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A shark's tale: Reading about great whites

September 09, 2013|By David L. Ulin | Los Angeles Times Book Critic
  • A great white shark. "That's the baddest fish in the ocean," Alec Wilkinson writes.
A great white shark. "That's the baddest fish in the ocean,"… (Andrew Brandy Casagrande…)

On Cape Cod, where I spent some time this summer, sharks became big business this year. The town of Chatham, Mass., sought to reinvent itself, “casting the shark as a town emblem, T-shirt punch line, and eco-icon,” Warren Cornwall wrote recently in the Boston Globe Sunday Magazine.

“Chatham as a town, I think, has embraced the whole shark concept,” Chamber of Commerce chief Lisa Franz told him. “As long as nobody gets hurt.” On Main Street, throughout the summer, “Jaws” showed at the local movie theater, even as great white sharks were sighted off the beach.

I couldn’t help thinking about this as I read, in the current issue of the New Yorker, Alec Wilkinson’s piece about the sharks of Massachusetts, “Cape Fear.” Wilkinson, of course, is one of the best nonfiction writers working, the author of a dozen books (my favorites are “Moonshine: A Life in Pursuit of White Liquor” and “The Happiest Man in the World: An Account of the Life of Poppa Neutrino”) and a staff writer at the New Yorker for more than 30 years.

The key to Wilkinson is that he zeroes in on unexpected subjects, moonshiners and mystics, people whose stories don’t ordinarily get told. “I do not believe,” he tells us in “The Happiest Man in the World,” “that someone is a proper subject, or a laudable figure, only if he has made a lot of money or been a politician, an actor, a freakish public figure, or a criminal. The eccentrics, the odds beaters, the benign connivers, the showmen, the pilgrims and the raffish self-glorifiers also have their place in the pageant.”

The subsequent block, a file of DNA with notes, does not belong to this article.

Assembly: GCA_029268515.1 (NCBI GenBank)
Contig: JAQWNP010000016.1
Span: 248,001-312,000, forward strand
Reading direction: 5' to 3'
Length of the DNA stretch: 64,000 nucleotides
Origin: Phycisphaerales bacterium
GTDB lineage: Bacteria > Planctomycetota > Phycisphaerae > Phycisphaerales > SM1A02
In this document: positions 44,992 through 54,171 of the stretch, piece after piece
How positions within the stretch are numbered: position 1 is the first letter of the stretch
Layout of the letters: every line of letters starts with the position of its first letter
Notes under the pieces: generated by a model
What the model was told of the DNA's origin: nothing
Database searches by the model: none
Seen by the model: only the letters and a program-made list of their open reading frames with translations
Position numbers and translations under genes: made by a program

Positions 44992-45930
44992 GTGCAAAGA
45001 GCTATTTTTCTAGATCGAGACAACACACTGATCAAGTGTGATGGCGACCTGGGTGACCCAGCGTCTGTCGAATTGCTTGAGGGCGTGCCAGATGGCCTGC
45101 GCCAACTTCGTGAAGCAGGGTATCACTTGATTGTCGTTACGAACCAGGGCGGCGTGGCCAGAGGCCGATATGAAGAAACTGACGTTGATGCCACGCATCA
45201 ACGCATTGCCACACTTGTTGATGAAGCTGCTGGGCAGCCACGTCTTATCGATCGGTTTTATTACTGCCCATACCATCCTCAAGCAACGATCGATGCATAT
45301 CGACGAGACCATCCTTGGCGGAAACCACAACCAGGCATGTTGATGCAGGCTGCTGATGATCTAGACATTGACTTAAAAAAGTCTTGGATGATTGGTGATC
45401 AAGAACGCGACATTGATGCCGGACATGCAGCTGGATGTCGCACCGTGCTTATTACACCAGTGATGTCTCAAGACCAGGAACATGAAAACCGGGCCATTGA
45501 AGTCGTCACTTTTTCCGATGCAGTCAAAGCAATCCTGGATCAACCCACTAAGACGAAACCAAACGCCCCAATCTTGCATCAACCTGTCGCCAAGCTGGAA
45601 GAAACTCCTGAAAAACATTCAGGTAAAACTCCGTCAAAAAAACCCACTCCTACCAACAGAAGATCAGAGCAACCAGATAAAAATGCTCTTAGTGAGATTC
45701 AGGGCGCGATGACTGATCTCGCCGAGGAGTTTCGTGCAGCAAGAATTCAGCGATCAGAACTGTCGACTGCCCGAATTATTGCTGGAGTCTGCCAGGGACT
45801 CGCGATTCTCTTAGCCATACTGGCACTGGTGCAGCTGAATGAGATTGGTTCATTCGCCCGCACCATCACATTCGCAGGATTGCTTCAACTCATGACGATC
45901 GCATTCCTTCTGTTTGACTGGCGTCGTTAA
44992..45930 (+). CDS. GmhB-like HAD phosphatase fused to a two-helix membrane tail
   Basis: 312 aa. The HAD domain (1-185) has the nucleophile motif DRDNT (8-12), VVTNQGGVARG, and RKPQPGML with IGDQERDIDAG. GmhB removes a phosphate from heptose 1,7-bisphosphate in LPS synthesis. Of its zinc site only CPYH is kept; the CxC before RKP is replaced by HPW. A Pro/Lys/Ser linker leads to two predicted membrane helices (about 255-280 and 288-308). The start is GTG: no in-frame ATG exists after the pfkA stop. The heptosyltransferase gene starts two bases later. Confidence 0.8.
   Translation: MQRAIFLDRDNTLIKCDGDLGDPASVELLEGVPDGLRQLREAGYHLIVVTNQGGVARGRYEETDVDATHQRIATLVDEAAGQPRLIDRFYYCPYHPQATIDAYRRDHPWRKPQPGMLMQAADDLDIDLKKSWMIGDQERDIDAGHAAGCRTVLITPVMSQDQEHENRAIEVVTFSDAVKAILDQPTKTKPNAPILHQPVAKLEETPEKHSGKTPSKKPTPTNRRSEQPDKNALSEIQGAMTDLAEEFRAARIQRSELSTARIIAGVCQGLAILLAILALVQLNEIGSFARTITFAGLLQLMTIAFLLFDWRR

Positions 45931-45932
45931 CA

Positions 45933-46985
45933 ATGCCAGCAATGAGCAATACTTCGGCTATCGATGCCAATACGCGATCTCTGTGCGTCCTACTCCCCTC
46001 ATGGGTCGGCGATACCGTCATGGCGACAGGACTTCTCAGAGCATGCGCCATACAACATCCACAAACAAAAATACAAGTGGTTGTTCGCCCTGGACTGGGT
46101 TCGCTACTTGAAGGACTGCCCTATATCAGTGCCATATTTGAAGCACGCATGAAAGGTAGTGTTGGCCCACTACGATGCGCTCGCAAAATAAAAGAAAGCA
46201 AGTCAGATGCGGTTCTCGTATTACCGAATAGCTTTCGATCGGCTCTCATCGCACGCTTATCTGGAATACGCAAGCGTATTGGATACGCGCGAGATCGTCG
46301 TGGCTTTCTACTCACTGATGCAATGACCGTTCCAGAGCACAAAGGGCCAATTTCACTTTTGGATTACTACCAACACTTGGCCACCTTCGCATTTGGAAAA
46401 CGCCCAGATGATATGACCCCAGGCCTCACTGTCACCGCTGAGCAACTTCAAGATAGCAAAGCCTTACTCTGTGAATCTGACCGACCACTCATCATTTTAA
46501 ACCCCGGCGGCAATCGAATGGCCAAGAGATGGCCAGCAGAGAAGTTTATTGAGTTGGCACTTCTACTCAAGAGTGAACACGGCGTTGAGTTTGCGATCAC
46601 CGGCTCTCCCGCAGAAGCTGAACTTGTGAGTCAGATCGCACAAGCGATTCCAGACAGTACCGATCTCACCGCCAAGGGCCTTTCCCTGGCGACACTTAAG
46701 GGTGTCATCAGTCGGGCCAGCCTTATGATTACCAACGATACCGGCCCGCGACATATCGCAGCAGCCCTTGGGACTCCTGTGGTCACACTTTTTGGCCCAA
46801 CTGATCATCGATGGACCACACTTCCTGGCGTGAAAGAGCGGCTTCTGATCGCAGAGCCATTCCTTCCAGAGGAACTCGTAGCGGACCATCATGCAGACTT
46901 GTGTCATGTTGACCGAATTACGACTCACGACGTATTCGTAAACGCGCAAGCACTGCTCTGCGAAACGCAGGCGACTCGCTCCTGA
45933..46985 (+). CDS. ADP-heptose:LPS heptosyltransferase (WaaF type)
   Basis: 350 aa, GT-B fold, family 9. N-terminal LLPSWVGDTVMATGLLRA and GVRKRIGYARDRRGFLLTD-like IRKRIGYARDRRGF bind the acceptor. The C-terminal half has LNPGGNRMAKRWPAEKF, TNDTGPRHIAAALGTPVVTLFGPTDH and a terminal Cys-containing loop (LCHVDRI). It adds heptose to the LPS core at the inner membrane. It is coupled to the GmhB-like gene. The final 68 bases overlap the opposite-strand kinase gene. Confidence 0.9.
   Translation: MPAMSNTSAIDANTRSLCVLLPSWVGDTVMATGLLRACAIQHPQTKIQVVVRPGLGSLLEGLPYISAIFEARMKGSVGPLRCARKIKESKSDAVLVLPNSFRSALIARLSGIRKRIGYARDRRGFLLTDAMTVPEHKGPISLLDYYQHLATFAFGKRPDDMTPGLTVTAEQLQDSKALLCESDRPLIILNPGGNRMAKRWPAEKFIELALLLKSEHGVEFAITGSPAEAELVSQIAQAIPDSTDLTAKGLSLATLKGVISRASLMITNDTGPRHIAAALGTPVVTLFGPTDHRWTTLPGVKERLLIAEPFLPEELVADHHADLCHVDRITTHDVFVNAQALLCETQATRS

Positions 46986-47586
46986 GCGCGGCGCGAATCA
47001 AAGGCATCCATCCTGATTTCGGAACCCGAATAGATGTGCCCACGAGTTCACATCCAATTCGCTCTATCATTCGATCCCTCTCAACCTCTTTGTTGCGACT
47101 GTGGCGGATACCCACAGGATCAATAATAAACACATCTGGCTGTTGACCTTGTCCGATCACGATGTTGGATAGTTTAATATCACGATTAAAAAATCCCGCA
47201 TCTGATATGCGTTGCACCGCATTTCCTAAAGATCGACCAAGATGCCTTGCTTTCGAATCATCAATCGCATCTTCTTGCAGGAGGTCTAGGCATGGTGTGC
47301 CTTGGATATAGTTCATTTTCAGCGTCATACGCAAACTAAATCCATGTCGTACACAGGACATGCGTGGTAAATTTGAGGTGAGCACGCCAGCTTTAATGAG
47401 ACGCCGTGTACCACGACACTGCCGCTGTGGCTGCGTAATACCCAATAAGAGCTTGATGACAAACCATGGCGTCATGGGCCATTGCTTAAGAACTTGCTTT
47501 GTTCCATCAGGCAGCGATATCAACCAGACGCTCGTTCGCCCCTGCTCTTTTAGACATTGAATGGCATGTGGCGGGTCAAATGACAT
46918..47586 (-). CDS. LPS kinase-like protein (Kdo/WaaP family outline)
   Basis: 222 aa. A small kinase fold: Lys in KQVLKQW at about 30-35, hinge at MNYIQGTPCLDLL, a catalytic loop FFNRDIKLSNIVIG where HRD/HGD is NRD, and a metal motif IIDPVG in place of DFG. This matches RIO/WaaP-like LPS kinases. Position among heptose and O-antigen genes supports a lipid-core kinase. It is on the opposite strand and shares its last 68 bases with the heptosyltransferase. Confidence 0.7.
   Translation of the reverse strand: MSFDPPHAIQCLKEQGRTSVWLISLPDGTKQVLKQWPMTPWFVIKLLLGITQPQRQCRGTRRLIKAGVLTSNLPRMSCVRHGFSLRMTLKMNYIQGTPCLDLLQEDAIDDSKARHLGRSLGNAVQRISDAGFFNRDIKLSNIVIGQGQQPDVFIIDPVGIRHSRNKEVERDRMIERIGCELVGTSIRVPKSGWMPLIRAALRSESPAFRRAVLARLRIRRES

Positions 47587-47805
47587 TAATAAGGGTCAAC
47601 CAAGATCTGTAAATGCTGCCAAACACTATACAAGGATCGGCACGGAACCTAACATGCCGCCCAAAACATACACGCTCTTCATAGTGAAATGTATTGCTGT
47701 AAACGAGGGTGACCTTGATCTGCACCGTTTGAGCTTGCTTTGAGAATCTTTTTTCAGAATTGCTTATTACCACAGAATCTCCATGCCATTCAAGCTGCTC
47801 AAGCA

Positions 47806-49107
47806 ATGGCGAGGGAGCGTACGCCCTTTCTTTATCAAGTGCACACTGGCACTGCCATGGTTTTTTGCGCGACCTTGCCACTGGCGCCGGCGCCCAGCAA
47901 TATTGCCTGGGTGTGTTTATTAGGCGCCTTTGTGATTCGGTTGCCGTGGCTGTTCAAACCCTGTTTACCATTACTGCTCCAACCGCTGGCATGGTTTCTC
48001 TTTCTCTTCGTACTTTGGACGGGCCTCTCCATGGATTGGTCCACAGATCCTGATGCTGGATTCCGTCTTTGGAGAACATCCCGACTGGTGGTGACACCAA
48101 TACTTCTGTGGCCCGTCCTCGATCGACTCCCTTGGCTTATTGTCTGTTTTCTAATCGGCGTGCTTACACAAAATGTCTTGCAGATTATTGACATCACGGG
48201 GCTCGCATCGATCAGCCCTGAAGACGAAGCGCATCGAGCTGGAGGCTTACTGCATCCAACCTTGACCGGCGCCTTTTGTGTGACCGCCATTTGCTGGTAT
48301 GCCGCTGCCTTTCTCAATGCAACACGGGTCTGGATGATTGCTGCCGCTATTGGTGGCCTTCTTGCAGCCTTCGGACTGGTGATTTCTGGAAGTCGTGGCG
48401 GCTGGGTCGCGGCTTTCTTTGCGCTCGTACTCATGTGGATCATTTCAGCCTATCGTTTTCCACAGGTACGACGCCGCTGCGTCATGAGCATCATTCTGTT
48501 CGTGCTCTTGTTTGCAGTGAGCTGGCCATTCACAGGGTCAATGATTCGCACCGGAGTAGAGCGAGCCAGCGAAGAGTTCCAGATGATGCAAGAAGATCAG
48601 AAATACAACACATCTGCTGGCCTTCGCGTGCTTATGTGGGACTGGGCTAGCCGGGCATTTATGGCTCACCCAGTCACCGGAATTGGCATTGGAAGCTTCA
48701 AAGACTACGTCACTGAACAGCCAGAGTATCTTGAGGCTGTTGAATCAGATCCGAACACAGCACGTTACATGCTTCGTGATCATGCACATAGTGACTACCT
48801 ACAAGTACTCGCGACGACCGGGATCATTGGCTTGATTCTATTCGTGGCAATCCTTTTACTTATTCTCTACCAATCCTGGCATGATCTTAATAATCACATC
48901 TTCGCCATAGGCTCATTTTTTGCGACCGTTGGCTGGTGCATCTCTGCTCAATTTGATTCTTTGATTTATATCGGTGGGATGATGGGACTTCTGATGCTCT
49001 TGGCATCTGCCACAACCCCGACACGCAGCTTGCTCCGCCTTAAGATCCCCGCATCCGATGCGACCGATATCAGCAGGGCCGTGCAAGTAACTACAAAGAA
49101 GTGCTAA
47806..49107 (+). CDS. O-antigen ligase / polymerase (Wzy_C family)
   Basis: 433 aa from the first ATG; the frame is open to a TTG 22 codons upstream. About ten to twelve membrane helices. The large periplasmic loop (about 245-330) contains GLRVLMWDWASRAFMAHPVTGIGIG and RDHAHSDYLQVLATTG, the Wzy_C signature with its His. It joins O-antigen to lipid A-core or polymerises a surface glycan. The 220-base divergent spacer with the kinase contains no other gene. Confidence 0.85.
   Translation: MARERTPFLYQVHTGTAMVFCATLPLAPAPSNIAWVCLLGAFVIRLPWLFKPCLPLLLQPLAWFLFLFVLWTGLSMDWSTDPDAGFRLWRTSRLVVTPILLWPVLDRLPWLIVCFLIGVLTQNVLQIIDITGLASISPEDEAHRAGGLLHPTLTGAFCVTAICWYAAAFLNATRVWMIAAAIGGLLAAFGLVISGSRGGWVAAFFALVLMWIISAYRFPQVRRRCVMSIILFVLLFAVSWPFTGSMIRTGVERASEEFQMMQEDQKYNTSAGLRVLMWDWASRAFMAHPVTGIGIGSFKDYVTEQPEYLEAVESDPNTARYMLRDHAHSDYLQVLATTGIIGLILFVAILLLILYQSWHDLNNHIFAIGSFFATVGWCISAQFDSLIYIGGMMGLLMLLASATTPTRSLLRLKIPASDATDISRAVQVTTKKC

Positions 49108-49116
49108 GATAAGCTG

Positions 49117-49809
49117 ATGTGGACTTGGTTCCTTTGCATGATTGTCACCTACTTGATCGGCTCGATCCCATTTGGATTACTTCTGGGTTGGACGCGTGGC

Such a principle is very much at work in “Cape Fear,” where Wilkinson moves from researchers seeking to tag sharks to a man named Chris Myers, who was bit by a great white off Truro in 2012, to the migratory patterns of the fish themselves. In that sense, it’s a classic Wilkinson piece, mixing history, reportage and a bit of personal reflection, beginning with the observation that, “[w]hen I was a child, growing up summers in Wellfleet, people said that there couldn’t be sharks in the water because the water was too cold.”

I remember this also, from my childhood summers on the Cape, although after “Jaws” was published, in 1974, I never went swimming in the ocean again. That novel — and the movie, filmed on Martha’s Vineyard and released the following year — changed how we think of sharks, and not for the better, Wilkinson suggests. “In the minds of many shark researchers,” he notes, “the movie was a setback to white-shark science. … Every shark since has been shot, hooked, or whacked, so now what we have is a very cautious fish.”

That’s an unexpected way of referring to great whites, which have a very different reputation: “the baddest fish in the ocean,” one researcher says. Just think of their nicknames: White death, man-eater or the more blandly menacing “men in the gray suits,” a reference to their white bellies and gray backs.

And yet, like all creatures, they adapt, which is why they’ve come to the Cape. “In 1990,” Wilkinson writes, “a white shark was seen off Cape Cod. Five years passed before another was sighted. Lobster divers in Provincetown said that they sometimes came face to face with them in the murky water off Race Point. In 1999, two were seen; one was seen in 2001, and four in 2005. Twenty-one were seen in 2012.”

The reason for this, Wilkinson suggests, is simple: “For parts of the nineteenth and twentieth centuries, Massachusetts and Maine paid a bounty for a seal nose. In 1972, the Marine Mammal Protection Act made it illegal to kill them, and now according to Lisa Sette, a biologist at the Provincetown Center for Coastal Studies, the seals 'are in the midst of a recolonization process.’”

A researcher named Greg Scomal puts it another way: He “describes the seal aggregations as a café, and he says that now that the café is open ‘the men in the gray suits are showing up.’”

Here, we encounter Wilkinson at his finest: blending reportage and folklore, storytelling and fact. Why, he wants us to consider, do sharks compel us? Because they are implacable. “The appeal of white sharks to the imagination,” he writes, “is so obvious that it hardly needs stating, but, even so, like all big, fierce creatures, they exemplify the mysterious and ungovernable parts of our lives.”

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